Virgil, in his Georgics (29 BC),was the first to look for a reason. Euridyce encountered yet another son of Apollo, Aristaeus, a man versed in the art of bee-keeping. Aristaeus molested her, and as she fled from him a serpent bit her in the ankle and she died of the bite. 16 Ovid in his Metamorphoses (8 AD) sees Euridyce as a newly wedded bride walking through the grass, but disturbing a snake sheltering there, as the omens of Hymen – the torch sputtering and not lighting, the tear–provoking fumes – had foretold at her wedding. 17
The story of Orpheus’ descent into the underworld first appears in Euripides’ play Alcestis (438 BC), and is elaborated in Virgil and Ovid, among others.18 Orpheus goes down to the underworld to ask Hades to let Euridyce come back to him, and when he sang he entranced the entire world of the dead. Charon, the Ferryman, and Cerberus, the three–headed dog, allowed him to enter the underworld without protest. The cheeks of the Furies were wet with tears. Sisyphus stopped rolling his stone uphill. Tantalus ceased being thirsty. Ixion stepped off his wheel. His song changed the reality of all who heard him. Hades and Persephone were delighted to see him. No–one could resist him. But Hades made one condition: Walk ahead of her and don’t look back until you are both in the Upper World.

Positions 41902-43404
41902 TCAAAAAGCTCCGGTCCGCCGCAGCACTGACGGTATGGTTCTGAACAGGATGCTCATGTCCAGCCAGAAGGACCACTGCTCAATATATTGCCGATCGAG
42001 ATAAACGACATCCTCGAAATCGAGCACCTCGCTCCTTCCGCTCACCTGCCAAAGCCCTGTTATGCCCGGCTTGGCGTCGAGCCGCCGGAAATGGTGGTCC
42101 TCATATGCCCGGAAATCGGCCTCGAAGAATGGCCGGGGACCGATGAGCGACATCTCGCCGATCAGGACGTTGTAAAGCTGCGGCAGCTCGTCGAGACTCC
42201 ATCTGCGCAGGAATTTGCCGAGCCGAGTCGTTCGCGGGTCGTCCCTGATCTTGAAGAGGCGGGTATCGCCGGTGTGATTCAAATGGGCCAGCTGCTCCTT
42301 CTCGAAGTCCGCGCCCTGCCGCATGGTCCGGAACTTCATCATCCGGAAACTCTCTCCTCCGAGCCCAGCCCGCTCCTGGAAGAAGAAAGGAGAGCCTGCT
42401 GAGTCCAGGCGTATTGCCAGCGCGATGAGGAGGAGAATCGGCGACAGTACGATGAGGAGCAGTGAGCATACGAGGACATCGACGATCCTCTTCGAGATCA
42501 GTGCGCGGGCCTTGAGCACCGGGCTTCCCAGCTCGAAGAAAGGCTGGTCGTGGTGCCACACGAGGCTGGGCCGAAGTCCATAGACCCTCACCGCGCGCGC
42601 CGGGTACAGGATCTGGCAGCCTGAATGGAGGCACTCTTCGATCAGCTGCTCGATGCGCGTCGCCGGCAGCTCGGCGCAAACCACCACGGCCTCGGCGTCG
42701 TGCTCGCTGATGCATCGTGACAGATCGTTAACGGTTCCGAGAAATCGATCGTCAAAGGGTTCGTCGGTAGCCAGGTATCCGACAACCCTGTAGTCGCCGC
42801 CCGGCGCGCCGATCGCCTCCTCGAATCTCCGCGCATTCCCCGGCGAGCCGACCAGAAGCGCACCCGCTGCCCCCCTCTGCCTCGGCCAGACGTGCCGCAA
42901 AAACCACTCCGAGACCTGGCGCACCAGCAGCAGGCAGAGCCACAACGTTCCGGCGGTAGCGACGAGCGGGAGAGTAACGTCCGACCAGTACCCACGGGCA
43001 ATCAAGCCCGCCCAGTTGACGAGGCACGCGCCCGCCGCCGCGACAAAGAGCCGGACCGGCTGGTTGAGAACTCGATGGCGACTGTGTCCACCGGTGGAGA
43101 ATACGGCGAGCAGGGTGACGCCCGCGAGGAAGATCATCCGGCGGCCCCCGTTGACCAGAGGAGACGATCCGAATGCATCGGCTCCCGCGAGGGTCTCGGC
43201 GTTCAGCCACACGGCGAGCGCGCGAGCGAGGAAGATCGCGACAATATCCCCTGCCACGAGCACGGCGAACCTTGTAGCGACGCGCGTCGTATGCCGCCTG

Fig. 3. Orpheus, on the right, in a peaked Thracian cap, holding his lyre in his left hand, bringing Euridyce out of Hades, with Hermes on the left. They are both tenderly touching Euridyce, who is veiled. This is the moment when Orpheus turns to look back for Euridyce, and Hermes lays his hand gently on her arm to take her down to the underworld.